6 Tips to Help You Reduce Credit Card Debt

The following post comes from the Military Saves Blog.  Follow them on Twitter and Facebook.

You or someone you know will most likely deal with some type of credit card debt. But you can avoid credit card debt, and pay down your debt faster, if you are disciplined and determined not to let your credit cards control you. Here are some tips that can help:

The Basics

1.   Pay more than the minimum balance. If you have credit card debt that you carry month to month, this is one of the best ways to pay down your debt as fast as possible. When you pay more than the minimum balance, you are decreasing the number of months and years that you will continue to owe on the credit card, thus avoiding future debt.

2.   Reduce fees by paying on time. Late fees can really add up and contribute to high credit card balances. A late fee of $35 charged three times adds over $100 to your balance. Continued late fees can also cause higher interest rates on future balances, leading to a spiral of debt that doesn’t end. To avoid going down this path, do everything you can to make your credit payments on time every month.

Additional Strategies

3.   Leave your card at home. If you truly want to begin decreasing your credit card debt, begin leaving your card at home. Doing so will prevent impulse purchases of items you don’t really need. If you have trouble doing this, try leaving your card(s) at home two days a week and work up to doing it every day.

4.   Don’t sign up for department store credit cards. Department store credit cards have some of the highest interest rates, and opening multiple store credit card accounts is an invitation for debt. Don’t be enticed by offers of 10-20% off a first-time only purchase; it won’t be worth it months down the line when you’ve racked up an additional bill that you will have difficulty paying.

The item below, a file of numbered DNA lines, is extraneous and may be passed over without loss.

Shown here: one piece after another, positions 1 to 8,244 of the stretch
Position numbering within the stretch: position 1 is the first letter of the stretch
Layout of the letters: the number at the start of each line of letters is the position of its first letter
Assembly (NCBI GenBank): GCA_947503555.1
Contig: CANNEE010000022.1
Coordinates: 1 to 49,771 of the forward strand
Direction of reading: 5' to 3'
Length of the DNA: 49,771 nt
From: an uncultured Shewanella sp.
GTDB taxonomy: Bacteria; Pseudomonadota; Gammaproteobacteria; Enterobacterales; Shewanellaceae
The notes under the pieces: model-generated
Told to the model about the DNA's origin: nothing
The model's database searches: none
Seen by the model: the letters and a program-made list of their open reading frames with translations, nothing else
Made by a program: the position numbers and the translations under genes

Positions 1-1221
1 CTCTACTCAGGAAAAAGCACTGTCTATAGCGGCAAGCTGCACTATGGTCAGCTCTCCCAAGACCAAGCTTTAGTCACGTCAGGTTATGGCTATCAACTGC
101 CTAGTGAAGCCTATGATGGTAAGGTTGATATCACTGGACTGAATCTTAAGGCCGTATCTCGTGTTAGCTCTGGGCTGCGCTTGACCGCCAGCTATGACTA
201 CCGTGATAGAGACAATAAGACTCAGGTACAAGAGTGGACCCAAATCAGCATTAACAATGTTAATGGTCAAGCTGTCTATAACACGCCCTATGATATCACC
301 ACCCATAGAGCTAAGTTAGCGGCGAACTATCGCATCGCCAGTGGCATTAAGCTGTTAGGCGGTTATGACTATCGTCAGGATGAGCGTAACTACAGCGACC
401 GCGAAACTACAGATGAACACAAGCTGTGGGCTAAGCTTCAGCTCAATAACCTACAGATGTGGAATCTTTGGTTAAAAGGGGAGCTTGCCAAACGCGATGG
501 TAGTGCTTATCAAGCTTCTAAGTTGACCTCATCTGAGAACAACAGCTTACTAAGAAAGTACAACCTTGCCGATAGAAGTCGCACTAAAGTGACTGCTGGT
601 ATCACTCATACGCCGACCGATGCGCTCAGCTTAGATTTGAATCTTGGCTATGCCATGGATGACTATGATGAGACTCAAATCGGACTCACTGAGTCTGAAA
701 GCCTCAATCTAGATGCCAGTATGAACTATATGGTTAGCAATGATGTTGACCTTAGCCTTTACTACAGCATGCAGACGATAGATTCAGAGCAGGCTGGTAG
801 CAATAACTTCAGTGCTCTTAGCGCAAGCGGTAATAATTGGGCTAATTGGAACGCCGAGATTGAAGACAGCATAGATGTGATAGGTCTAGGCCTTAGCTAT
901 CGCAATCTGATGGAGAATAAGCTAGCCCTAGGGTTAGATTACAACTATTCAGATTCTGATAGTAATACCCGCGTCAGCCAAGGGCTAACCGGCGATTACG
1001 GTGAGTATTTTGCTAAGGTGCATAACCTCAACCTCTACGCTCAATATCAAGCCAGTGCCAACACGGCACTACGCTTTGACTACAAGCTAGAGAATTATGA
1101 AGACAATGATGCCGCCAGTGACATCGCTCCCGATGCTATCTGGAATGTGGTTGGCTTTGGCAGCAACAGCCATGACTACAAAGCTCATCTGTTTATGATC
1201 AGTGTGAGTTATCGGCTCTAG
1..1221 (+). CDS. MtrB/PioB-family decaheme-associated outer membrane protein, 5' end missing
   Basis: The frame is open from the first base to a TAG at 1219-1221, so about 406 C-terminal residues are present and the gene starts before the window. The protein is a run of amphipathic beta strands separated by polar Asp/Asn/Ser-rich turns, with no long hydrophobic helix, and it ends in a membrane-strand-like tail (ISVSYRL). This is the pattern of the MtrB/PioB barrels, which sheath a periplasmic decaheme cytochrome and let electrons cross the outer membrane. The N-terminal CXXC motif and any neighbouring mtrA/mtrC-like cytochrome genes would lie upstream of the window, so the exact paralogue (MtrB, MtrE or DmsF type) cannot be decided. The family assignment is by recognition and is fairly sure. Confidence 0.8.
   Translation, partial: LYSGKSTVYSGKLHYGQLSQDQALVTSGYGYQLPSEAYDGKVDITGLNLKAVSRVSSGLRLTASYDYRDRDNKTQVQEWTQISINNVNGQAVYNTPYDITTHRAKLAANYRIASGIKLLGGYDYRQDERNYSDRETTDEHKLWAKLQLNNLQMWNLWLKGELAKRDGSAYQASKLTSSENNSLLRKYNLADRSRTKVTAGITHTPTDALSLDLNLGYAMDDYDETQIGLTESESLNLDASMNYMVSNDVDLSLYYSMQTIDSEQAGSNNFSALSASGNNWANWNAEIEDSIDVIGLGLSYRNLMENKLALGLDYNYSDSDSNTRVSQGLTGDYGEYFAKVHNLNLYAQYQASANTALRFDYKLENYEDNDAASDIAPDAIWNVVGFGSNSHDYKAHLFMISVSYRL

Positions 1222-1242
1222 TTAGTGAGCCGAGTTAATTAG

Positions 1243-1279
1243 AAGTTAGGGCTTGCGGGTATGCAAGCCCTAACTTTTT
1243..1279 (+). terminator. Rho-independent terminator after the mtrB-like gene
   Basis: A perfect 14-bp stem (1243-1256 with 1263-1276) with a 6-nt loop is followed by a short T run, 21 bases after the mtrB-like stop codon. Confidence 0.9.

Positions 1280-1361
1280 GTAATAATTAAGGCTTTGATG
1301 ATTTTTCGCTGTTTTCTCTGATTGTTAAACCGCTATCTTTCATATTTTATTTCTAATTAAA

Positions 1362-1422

5.   Toss the junk mail. Our mailboxes are constantly inundated with junk mail, much of which are credit card offers from various companies that send you clothing, furniture or other types of catalogs that include an offer for a credit card. Ignore these offers, and quickly throw them into the trash.

6.   Establish an emergency fund. It’s good to establish an emergency fund for several reasons – car and home repairs, medical emergencies, etc. However it can also be used for those months where it seems you are in over your head in bills. Be careful however and make sure that you are not dipping into your savings regularly to pay credit card bills. If you are, it’s probably time for you to cut up your card altogether, or find help from a financial counselor.

If you follow these tips, with a little discipline, you can reach your goal of decreasing your debt, and eliminating credit card debt altogether.

Take the Pledge

I pledge to save money, reduce debt, and build wealth over time. I will encourage my family and friends to do the same

Take the America Saves Pledge

Tip of the Day

  • Written by Administrator2 | January 7, 2014

    Second saving strategy: Save for emergencies http://ow.ly/sj3vP

Saver Tips and Stories View all »

Starting and Continuing a Personal Finance Journey

Written by Sara Cooper | December 23, 2013

When Kiara Hardin, now a junior at Western Illinois University, became an intern with the Chicago Summer Business Institute during her sophomore year of high school, she began her personal finance journey. The program required participants to open a savings account.

Read more...

Don’t Laugh at Saving Spare Change

Written by Guest Blogger | May 7, 2019

Virginia Saves saver, Brittany, decided to start saving again when she became a single mother. She thinks many women, and men, can relate.

Read more...

The Gift of Homeownership

Written by Tammy G. Bruzon | August 5, 2015

Quaneka Willis, a single mother of three children, was receiving rental assistance through the Housing Authority of the City of Milwaukee when she decided to take control of her finances. So, in September of 2013 she attended the Make Your Money Talk program and pledged as a Wisconsin Saver. In less than 12 months, she had maximized her savings and was beginning the process of purchasing her first home.

Read more...

Receive Updates

Take the Pledge

Written by Super User | September 16, 2013

Start Saving

Receive Texts

Written by Tammy G. Bruzon | July 15, 2014

Learn More

Partner News & Updates

Written by Katie Bryan | October 18, 2013

Sign Up